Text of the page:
Germany handed over the Presidency for 2012/2013 to the Russian Federation. Finland offered to organize the 10th summit meeting of the Heads of State and Government of the Baltic Sea Region.
Baltic Sea Region Energy Cooperation (BASREC) in Berlin
At the invitation of Vice-Chancellor Rösler, the eleven Energy Ministers of the CBSS member states and Commissioner Oettinger discussed, among other things, greater incentives to encourage pension funds and insurance companies to invest in grid expansion. They agreed on the continuation of a BASREC project fund, which will support studies on current issues concerning energy infrastructure and supply.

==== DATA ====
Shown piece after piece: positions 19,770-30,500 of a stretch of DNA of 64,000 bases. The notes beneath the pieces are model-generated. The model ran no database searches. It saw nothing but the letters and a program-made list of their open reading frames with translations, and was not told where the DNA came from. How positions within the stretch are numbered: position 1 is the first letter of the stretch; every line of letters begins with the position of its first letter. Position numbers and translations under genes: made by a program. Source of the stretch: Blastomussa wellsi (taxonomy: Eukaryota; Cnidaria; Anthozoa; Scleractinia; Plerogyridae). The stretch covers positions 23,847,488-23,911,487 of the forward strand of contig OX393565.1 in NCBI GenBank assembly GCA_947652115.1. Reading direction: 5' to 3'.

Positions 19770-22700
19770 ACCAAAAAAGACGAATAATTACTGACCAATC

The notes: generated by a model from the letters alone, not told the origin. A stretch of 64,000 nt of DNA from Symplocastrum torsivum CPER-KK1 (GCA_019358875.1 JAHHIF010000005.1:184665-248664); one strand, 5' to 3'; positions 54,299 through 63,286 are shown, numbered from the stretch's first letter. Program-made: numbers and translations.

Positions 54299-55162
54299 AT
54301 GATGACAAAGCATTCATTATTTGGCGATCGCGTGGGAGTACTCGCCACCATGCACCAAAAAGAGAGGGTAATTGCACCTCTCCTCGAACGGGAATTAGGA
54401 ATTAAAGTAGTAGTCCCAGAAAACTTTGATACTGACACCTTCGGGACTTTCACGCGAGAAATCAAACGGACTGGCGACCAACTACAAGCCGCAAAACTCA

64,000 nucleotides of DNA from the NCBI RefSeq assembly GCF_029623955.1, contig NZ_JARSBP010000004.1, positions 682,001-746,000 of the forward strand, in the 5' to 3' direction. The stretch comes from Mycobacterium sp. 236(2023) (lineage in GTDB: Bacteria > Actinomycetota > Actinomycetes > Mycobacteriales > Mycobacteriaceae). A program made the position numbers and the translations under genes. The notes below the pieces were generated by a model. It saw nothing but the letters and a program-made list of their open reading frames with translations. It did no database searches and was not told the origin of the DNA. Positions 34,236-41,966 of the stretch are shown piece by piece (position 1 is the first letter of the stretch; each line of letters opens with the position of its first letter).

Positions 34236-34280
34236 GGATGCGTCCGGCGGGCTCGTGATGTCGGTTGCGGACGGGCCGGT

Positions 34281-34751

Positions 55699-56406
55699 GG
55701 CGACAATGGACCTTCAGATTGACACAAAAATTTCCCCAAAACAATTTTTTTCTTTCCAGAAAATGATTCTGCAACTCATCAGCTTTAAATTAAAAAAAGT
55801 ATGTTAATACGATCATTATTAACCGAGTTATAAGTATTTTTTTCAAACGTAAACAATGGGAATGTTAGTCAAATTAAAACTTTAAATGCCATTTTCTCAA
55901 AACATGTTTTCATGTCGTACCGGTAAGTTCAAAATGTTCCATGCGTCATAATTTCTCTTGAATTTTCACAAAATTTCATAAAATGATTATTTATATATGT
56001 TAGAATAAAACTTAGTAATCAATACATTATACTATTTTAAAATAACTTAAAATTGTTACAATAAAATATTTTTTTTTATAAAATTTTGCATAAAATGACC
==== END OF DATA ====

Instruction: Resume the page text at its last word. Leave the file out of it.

Baltic Sea Days in Berlin
The Baltic Sea Days, attended by about 2000 people and one of the highlights of the German CBSS Presidency 2011/2012, took place in Berlin from 23 to 27 April. Celebrations, exhibitions, readings and conferences made tangible the manifold and intensive ties between Germany and its CBSS partners.
© photothek / Trutschel
On 24 April, the Baltic Sea Days were formally celebrated by around 900 guests at the Federal Foreign Office, where the keynote speaker was Federal President Joachim Gauck. The President outlined his own special link to the Baltic Sea: he said that until 1990 it had been a “closely-guarded sea” for GDR citizens and that the coastal inhabitants of the Baltic Sea countries “sometimes felt like prisoners”.